The Budget Travel Convert: Reporting from…Panama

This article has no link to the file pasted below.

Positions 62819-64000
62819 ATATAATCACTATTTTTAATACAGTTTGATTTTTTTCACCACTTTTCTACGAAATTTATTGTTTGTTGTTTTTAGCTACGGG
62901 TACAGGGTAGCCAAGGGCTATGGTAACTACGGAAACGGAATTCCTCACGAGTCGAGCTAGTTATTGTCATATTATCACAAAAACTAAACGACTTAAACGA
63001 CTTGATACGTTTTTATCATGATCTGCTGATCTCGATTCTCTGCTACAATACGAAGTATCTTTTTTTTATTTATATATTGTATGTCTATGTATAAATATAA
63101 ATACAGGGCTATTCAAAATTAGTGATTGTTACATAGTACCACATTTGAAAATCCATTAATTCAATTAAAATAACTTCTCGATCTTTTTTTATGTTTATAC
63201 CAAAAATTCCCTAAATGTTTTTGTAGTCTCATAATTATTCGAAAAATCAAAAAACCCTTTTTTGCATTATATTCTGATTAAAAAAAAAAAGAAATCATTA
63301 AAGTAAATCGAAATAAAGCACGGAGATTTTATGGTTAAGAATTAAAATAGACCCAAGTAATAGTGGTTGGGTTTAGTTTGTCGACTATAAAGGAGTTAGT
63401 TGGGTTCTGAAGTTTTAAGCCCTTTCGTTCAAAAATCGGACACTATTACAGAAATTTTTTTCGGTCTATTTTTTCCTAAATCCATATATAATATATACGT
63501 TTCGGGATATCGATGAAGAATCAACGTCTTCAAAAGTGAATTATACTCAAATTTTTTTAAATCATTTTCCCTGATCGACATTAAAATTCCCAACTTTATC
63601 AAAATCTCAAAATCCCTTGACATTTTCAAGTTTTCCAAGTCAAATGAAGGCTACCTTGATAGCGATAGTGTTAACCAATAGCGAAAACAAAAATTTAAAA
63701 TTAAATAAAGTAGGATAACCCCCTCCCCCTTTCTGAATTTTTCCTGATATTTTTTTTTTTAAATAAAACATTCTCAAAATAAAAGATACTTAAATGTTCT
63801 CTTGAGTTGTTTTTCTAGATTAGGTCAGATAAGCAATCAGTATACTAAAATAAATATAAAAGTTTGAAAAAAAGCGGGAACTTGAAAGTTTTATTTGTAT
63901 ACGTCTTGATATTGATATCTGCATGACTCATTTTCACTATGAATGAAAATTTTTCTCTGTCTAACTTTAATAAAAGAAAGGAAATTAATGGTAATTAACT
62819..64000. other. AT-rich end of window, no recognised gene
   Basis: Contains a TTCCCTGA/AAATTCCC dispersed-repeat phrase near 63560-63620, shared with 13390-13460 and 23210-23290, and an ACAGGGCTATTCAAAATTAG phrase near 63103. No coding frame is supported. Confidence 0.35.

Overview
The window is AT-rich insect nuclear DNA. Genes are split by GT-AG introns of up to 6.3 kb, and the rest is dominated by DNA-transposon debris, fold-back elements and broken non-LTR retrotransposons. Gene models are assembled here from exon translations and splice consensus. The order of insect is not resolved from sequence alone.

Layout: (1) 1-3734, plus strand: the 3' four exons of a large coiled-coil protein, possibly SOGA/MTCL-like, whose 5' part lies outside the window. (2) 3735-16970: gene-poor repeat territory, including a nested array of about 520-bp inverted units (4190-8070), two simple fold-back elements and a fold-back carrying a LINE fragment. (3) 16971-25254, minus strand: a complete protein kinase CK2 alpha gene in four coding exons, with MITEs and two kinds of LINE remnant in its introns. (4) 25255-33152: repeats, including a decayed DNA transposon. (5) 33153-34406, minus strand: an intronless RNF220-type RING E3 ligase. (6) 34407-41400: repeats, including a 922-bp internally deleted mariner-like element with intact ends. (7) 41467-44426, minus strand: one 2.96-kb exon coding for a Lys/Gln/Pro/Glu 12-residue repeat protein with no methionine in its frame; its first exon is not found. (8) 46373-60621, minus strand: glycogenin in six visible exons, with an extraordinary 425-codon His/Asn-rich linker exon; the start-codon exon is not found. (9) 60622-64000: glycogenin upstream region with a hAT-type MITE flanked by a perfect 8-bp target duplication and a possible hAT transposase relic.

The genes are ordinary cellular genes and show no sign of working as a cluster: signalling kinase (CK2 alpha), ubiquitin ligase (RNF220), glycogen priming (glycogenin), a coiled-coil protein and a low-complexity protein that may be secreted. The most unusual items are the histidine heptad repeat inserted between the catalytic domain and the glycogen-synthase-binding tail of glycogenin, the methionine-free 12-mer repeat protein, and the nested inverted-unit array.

Hobart Fowlkes, our "Budget Travel Convert," reports regularly from around the world. Today he updates us on a recent trip to Panama where he spent time relaxing on the beach and exploring the historic canal and the pleasures of Old Panama City. I will just assume that you have never traveled to Panama, so let me begin by saying that it has a gorgeous landscape which is, for the most part, quite unspoiled. Out of a population of 3 million, more than 1.5 million live in Panama City (the rest are dispersed in little villages around the country). See photos from my trip to Panama. Now, of course, the first thing you think about when you think about Panama is the canal. If you are like me, you pretty much yawn and feel satisfied to be in the general vicinity of a human accomplishment that changed navigation and our perspective of the modern world. An early morning phone call from my father (who was not aware I was traveling), however, convinced me that I should at least get in a taxi and go look at the canal. He was SO right. Trust me, it's worth 2 hours out of your day to cab it to the Miraflores Lock and watch a gigantic cruise ship pass through. Plus, the vintage 1914 U.S. Military Canal Zone architecture is awesome. Besides the Canal Zone, Panama City at first glance might seem to be the Dubai of Latin America, by which I mean it is really a giant cluster of skyscrapers that I don't think are occupied...yet. The Old City is CHARMING (in all caps). It has the flavor of a Spanish Colonial town, is inhabited by the same locals who have been there for generations, and seems to slowly be cultivating a hip, artsy culture of clubs, bars and restaurants. It is definitely worth a visit. Where I stayed: I spent two days at the Royal Decameron Golf Resort in one of their golf course villa rooms. It is on the Pacific Coast, only a two-hour bus ride from Panama City. How much I paid: I paid $150 per night, and EVERYTHING is included (room, meals, alcohol). Why I recommend it: Royal Decameron is a chain with 11 properties spread throughout Latin America and North Africa. The property I stayed at is enormous with 1,170 rooms, 2 big buffets, 8 specialty restaurants, 11 bars, 11 pools (eight for adults, three that allow children), a disco, a full-service spa, and three boutiques. Even though I don't typically go for big resorts, in a place this enormous you can easily make it your own by finding a quiet spot away from the crowd. No one insists that you get drunk at 10AM and sing karaoke or have salsa lessons by the pool (although that seems to be what most of the guests do). As a result their long pristine beach is mostly empty and can be all yours for as long as you like it. (Tip: The further you get from a bar, the more privacy you have.) Likewise, avoid dining at the all-you-can-eat buffets. If you wake up early, make reservations in one of the many restaurants and you are guaranteed a pleasant experience. If, by some chance, your only option is the buffet, then try to get there when it opens and before the other guests have picked everything over. For a heftier price (not too bad, like $200/night) you can have one of the fancy rooms down by the water (though you will be subjected to disco dancing and karaoke until the club shuts down at 1AM). In my opinion, however, the best option is to stay in one of the cheaper $150 golf course villas, which feel like having your own little house far away from the hubbub. Next up: Tune in again with me next month when I head to Greece, where LOTS of amazing hotel deals can be found nowadays (on account of their ugly little economic crisis) So, I'll be reporting to you from the Adrina Beach Hotel on the Tiny Island of Skopelos where they filmed the movie version of Mamma Mia. SEE MORE FROM BUDGET TRAVEL: 10 Beach Products You Never Knew You Needed How to Deal With Lost Luggage (video) 9 Great Memorial Day Getaways